Although it is roughly the size of a large domestic cat or a small bobcat, it is most closely related to the cougar (the mountain lion, catamount, panther, puma, or whatever sobriquet one wishes to bestow upon it). I have no idea why this particular animal is called a jaguarundi. Perhaps “undi” is a diminutive, and because jaguars and jaguarundis tend to be found in the same habitat–both prefer riparian areas– they were classified together.

However, the current classification is to put the jaguarundi and the cougar within the same genus (Puma). The cougar’s current name is Puma concolor, and the jaguarundi is Puma yagouaroundi. Their next closest relative is the cheetah, and the cheetah technically should be moved into this genus to reflect the relationship. However, the classification of the extinct “American cheetahs” makes this classification tricky. The bulk of the evidence suggests that American cheetahs and the modern cheetah evolved in parallel with each other from a cougar-like ancestor, but there are still those who think that the cheetah evolved in the Americas and the modern cheetah is a descendant of those animals. Because this taxonomic issue hasn’t been settled, there is a general leeriness about putting the cheetah in the Puma genus. I don’t think it particularly matters where the modern cheetah evolved. It is very clear that these two cats are its closest relatives, and if we wish to classify things in terms of phylogeny, the cheetah belongs in the Puma genus with its two American cousins.

However, there is persistent rumor that the American cheetah still lives among us. Long-legged cougars that have been killed in Mexico have been claimed to be this cat.  Within Mexican Spanish there is an idiom known simply as “onza.” Onza is a cognate with the Portuguese word for the jaguar (onça). These words are in turn congnate with the English word “ounce,” which can refer to the lynx– or as it has been in more recent times– to the snow leopard.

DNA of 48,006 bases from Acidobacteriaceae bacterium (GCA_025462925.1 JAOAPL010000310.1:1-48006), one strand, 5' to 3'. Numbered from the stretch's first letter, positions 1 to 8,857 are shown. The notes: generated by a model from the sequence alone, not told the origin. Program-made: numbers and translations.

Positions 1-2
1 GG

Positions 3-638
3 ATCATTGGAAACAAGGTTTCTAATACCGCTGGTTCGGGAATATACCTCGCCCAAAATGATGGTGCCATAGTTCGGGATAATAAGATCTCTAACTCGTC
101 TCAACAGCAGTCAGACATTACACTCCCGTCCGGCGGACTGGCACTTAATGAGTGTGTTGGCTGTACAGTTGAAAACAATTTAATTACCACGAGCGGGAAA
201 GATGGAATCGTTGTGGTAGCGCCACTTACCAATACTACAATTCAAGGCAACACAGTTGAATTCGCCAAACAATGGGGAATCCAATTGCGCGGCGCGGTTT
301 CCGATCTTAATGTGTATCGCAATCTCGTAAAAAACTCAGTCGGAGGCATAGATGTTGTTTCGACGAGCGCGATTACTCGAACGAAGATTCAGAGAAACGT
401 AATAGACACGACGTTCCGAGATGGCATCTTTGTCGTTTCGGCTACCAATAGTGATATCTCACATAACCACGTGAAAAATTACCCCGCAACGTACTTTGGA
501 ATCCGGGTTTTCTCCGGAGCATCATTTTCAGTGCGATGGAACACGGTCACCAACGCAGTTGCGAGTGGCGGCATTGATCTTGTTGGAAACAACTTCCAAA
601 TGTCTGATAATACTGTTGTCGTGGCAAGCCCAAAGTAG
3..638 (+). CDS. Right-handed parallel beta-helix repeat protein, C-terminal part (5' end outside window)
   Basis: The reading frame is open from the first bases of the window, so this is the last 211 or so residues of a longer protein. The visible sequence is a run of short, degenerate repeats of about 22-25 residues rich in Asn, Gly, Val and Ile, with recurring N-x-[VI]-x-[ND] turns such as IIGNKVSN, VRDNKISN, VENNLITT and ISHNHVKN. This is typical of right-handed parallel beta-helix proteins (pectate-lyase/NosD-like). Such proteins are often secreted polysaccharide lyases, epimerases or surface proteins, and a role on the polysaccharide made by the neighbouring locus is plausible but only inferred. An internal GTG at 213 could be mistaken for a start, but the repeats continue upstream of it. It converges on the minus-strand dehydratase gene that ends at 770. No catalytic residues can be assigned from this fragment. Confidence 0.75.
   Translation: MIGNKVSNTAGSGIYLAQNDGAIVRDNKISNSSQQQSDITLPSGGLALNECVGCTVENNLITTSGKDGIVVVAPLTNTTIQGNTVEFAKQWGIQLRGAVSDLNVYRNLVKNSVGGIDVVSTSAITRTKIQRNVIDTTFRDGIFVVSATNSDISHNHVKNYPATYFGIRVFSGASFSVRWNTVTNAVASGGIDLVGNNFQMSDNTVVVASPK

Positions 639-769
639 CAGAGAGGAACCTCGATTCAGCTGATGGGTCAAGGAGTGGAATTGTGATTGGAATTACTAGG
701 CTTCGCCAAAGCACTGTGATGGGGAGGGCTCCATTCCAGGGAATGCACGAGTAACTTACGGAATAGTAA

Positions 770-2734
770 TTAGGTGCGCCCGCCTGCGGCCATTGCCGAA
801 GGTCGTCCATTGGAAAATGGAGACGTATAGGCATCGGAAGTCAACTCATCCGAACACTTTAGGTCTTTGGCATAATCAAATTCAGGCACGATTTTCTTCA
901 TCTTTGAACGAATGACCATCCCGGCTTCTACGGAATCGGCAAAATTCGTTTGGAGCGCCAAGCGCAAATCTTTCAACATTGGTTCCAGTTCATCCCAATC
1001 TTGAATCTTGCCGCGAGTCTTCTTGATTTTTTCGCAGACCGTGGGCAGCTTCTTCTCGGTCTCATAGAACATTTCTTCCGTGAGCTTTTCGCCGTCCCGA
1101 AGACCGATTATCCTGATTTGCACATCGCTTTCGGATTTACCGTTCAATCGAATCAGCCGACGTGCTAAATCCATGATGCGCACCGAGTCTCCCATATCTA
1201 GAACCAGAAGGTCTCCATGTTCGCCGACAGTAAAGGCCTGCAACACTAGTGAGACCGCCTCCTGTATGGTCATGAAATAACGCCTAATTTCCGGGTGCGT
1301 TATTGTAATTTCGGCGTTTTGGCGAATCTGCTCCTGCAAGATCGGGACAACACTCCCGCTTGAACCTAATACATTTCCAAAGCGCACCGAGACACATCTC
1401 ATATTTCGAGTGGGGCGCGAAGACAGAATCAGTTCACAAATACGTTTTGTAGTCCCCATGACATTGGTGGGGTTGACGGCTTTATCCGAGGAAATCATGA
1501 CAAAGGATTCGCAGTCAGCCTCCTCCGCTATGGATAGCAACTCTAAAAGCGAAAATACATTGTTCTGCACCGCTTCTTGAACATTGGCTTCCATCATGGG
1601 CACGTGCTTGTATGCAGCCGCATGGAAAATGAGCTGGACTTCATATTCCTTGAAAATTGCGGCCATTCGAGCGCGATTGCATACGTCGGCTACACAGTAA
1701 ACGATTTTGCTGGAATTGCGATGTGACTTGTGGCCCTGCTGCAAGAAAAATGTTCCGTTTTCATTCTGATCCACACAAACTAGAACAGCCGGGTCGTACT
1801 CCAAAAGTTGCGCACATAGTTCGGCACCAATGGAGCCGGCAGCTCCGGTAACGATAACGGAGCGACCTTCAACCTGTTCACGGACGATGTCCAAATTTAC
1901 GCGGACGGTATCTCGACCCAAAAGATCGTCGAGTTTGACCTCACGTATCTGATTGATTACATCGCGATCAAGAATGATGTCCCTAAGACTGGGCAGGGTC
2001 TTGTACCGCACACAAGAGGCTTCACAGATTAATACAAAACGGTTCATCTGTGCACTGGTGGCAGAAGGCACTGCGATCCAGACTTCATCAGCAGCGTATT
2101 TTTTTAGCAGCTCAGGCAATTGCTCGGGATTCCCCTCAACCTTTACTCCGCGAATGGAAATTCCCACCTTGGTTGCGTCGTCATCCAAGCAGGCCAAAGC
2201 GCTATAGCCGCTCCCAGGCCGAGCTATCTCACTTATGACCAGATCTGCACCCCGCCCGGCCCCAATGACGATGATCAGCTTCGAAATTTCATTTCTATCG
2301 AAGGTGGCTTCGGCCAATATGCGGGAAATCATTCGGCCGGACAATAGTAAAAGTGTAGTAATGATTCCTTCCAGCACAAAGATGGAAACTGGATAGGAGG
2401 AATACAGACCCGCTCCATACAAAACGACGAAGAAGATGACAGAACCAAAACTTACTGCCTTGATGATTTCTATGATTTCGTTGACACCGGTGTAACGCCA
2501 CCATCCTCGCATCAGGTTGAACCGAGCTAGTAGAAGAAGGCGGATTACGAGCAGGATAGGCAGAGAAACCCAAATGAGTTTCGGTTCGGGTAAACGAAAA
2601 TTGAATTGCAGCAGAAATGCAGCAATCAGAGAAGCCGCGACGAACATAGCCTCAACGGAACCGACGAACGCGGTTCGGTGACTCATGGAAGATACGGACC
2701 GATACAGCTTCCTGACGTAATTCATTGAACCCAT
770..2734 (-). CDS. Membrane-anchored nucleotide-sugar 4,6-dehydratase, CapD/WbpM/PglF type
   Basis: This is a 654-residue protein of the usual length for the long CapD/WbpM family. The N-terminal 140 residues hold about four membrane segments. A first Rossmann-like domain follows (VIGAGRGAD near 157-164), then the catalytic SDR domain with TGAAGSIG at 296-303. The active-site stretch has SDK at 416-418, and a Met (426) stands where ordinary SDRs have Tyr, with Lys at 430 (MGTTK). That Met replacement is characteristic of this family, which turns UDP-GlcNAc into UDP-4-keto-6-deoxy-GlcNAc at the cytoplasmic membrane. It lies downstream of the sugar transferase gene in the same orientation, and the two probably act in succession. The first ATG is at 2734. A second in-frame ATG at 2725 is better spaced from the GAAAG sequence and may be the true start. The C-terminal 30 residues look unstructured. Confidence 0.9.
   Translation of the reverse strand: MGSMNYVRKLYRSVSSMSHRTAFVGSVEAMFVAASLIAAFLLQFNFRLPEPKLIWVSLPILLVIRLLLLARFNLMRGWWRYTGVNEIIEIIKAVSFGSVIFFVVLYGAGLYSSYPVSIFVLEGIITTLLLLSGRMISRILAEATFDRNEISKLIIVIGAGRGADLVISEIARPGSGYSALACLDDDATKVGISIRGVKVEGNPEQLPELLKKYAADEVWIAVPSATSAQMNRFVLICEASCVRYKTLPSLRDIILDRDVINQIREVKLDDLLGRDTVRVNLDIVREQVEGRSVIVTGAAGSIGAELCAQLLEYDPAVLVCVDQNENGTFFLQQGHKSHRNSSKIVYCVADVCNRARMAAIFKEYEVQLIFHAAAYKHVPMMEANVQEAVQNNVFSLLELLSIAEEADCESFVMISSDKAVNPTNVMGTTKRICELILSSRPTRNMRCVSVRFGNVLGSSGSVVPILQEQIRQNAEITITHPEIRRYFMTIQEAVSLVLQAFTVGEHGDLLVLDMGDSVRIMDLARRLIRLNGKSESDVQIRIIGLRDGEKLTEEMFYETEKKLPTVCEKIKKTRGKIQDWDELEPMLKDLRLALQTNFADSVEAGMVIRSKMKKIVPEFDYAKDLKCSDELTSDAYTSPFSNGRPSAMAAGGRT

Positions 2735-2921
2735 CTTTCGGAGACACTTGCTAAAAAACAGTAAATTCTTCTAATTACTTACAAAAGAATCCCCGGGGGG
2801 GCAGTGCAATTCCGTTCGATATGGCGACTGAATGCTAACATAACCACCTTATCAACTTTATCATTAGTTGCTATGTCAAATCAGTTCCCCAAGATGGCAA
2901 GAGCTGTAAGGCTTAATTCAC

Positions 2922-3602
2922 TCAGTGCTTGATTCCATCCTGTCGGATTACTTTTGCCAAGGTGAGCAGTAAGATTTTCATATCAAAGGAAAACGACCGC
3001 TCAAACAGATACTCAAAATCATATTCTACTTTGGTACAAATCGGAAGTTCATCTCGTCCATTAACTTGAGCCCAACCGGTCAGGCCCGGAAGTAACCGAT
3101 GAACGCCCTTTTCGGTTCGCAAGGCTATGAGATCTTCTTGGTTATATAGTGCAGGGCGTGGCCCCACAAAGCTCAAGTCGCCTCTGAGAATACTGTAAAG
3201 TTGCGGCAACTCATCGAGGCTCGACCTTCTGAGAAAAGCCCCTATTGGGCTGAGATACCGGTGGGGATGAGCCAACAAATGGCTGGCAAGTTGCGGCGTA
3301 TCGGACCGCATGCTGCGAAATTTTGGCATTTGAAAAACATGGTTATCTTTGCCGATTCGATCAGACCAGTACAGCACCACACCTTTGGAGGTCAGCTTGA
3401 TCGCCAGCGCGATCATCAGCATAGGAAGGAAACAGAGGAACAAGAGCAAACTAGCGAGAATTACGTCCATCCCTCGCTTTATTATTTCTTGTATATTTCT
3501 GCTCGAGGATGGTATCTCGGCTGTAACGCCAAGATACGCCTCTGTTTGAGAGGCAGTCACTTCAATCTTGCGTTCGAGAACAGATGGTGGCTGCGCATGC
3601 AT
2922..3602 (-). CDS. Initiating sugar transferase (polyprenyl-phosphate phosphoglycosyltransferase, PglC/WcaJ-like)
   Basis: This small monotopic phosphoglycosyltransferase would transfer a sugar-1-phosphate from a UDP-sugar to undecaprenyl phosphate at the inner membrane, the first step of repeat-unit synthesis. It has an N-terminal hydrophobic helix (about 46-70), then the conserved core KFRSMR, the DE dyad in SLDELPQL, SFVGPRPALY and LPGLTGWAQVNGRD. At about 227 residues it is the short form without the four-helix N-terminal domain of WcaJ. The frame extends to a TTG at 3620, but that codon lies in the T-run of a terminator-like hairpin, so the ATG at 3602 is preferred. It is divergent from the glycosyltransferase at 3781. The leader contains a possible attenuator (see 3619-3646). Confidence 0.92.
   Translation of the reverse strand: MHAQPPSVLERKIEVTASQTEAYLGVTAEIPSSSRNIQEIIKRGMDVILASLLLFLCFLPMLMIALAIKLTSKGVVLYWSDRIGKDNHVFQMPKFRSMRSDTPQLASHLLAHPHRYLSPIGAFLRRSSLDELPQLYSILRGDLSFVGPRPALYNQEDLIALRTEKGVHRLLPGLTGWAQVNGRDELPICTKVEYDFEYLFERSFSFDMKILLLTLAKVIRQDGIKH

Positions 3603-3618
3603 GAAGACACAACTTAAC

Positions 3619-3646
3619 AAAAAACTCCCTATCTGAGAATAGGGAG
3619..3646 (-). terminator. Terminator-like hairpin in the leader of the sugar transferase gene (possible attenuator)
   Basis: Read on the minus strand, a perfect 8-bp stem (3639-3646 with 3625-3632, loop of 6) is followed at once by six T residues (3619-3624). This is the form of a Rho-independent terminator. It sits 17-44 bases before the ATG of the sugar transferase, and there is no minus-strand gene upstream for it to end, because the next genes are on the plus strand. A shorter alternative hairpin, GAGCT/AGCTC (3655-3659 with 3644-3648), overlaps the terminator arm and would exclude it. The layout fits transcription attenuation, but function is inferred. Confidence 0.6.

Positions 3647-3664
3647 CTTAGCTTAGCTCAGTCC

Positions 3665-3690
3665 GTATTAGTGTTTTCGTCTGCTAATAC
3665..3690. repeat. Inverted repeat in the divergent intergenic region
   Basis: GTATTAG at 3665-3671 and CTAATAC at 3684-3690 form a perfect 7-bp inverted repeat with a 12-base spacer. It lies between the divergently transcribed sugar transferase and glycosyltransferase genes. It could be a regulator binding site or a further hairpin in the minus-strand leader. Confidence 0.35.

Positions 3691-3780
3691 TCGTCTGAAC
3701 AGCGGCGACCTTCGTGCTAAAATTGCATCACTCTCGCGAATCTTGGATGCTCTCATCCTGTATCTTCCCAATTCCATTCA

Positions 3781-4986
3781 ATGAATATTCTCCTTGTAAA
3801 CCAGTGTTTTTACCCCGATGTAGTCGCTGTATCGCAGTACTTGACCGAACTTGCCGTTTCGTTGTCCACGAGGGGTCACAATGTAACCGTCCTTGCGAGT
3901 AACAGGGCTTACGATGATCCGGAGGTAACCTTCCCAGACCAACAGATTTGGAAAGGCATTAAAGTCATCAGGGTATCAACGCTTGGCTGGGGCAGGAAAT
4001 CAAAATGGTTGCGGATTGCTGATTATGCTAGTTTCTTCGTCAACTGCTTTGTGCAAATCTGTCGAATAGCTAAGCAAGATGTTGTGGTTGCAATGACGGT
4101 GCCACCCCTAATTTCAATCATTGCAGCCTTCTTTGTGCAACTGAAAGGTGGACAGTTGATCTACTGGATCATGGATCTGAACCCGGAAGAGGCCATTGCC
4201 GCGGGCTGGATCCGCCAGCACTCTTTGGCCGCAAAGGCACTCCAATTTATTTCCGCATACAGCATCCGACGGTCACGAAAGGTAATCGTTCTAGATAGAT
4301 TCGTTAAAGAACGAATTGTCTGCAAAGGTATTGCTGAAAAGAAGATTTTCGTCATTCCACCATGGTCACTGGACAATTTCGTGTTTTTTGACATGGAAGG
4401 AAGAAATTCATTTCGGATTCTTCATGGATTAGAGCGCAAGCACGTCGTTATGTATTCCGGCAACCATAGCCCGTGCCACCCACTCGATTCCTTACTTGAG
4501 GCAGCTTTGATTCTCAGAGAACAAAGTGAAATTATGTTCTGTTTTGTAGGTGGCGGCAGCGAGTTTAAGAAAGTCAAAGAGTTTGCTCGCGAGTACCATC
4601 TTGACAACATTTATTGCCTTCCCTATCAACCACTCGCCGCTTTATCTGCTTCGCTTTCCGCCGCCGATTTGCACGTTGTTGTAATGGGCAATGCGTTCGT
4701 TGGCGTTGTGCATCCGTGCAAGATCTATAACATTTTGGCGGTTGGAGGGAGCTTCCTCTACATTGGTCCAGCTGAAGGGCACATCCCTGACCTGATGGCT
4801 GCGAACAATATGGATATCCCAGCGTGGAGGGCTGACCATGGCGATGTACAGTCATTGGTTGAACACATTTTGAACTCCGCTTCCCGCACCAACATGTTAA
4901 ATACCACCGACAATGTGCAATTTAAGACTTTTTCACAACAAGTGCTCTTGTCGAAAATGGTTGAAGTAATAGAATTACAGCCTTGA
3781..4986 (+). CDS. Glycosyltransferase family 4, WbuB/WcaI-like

In Mexican Spanish, onza refers to the jaguarundi. However, within the cryptozoological community, it is speculated that the actual onza is the long-legged cougar.

The sources that these theorists use is a some rather dubious historical references to cats that were seen by Spanish explorers. The most famous of these is Bernal Diaz del Castillo’s description of two species of “lion” that were found in Montezuma’s menagerie– “one of which resembled a wolf.”  Diaz was with Cortes at the conquest of Mexico, and he wrote about all the strange creatures the Aztecs kept in their zoos. The first accounts of hairless dogs come from this time period.